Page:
Benign breast lumps

by | Breast Cancer, Cancer Care, Women's Health

benign breast lump

For many women, feeling a lump in their breast can be quite a frightening experience. For most women, their first thought is cancer. However, it should be realised that most breast lumps are not cancerous. In fact, only about one of every 10 breast lumps turn out to be cancer – most breast lumps are benign (not malignant) tumours or cysts that do not spread to other parts of the body.

It’s important to know how your breasts normally feel so that you are aware of any changes or lumps that develop. You should see your doctor if you notice:

  • any change in the size, look or feel of your breasts;
  • the development of a lump or lumps; or
  • nipple discharge.

Causes of benign breast lumps

There are several causes of benign (non-cancerous) breast lumps – see below. Remember, always check any breast lump you find with your doctor.


Fibroadenomas are a common cause of breast lumps, and occur mainly in women aged around 15-30 years. Made up of a mix of fibrous (containing or resembling fibres) tissue and glandular (coming from a gland) tissue, they are painless, round, and have a smooth, firm feel. Their size can vary – they may feel like a marble or be several centimetres wide.

A fibroadenoma can generally move freely under the breast tissue – because of this movement it is sometimes called a ‘breast mouse’. They generally do not change in size.

Fibroadenomas can occur on their own or there may be more than one. Having a fibroadenoma does not increase your risk of getting breast cancer.

Fibrocystic breast changes

Also known as fibrocystic disease, fibrocystic breast changes are most common in women of childbearing age and often disappear after menopause. As the name suggests, the changes are a combination of breast cysts and thickened, fibrous tissue in the breasts. The changes may occur in both breasts, one breast, or just one area of breast tissue.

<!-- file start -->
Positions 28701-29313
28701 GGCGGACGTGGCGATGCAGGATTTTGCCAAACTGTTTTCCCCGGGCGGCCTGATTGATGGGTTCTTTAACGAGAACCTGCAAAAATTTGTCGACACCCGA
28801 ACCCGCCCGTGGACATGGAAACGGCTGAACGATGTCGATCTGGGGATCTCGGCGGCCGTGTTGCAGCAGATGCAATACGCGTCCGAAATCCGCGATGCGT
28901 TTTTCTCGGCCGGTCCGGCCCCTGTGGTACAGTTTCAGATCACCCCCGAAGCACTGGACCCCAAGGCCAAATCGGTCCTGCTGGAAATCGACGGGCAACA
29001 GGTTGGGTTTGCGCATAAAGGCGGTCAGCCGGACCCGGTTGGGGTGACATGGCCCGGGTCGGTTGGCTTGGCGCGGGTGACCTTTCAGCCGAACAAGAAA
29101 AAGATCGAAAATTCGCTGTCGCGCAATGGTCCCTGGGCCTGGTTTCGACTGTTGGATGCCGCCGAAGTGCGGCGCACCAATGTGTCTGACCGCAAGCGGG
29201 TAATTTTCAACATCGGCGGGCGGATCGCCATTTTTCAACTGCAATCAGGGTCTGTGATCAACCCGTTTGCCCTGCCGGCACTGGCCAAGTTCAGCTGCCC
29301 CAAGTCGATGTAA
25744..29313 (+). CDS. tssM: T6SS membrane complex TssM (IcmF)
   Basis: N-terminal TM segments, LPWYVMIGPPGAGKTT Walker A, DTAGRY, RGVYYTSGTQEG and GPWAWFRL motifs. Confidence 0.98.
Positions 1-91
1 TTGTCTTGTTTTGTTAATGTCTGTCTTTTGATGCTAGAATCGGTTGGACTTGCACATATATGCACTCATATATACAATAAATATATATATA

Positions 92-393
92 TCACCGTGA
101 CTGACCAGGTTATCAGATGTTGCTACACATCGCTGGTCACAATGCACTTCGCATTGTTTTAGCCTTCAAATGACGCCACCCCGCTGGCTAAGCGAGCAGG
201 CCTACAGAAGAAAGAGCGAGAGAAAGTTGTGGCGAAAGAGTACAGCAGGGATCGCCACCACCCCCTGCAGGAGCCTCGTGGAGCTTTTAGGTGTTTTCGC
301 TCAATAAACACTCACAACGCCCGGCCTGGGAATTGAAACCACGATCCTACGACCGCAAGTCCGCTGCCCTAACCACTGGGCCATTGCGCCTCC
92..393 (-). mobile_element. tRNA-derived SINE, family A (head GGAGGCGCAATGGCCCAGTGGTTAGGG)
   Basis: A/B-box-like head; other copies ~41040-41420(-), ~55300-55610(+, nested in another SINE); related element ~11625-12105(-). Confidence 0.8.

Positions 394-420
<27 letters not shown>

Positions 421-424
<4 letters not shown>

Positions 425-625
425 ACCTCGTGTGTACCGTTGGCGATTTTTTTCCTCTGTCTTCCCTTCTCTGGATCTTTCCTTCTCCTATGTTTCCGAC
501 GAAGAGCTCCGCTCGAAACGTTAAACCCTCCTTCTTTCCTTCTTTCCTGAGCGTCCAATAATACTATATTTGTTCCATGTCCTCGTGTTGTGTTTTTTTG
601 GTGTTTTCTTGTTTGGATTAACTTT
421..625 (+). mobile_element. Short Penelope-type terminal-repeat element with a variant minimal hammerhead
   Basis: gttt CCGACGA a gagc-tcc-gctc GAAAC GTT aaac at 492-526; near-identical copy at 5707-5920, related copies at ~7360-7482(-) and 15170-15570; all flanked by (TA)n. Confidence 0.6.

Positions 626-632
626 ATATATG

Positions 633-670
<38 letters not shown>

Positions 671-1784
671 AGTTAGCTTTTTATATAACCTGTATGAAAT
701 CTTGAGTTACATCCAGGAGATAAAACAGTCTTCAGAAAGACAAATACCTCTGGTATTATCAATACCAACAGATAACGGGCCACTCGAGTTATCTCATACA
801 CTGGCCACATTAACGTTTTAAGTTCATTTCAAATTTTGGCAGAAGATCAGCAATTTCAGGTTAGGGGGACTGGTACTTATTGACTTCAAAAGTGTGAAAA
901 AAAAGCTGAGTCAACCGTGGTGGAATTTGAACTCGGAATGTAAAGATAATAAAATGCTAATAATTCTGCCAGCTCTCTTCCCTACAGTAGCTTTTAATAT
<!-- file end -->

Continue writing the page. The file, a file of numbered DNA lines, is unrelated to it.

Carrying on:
Benign fibrocystic changes can cause a lump or lumps in the breast(s). Fibrous tissue may feel firm, hard or rubbery, and cysts feel firm, round and mobile. Breast lumps may be tender, especially just before your period. The size of the lump(s) can also change with your menstrual cycle.

In women with fibrocystic breast changes, the breasts can also generally feel sore and tender.

Breast cyst

Simple breast cysts are benign (non-cancerous) fluid-filled sacs that occur in the breasts of some women, most commonly those aged 35-50 years. Breast cysts feel smooth and round, and may move when you apply pressure with your fingertips.

Breast cysts can be painful or tender to the touch, especially during the week before a woman’s menstrual period. They can also change size over time or during the menstrual cycle (often getting bigger and more tender just before your period) and may disappear and reappear. Sometimes women with a breast cyst have nipple discharge.

Intraductal papilloma

Intraductal papillomas (also sometimes known as benign milk duct tumours) are a wart-like growth in one of the milk ducts – the tubes that carry milk to the nipple. They usually grow just behind and near the edge of the nipple.

Intraductal papillomas usually result in small lumps that can be painful. They can cause a discharge from the nipple, which may be clear or contain blood.

Intraductal papillomas are not cancerous and generally don’t increase a woman’s risk of getting breast cancer.

Milk cyst (galactocoele)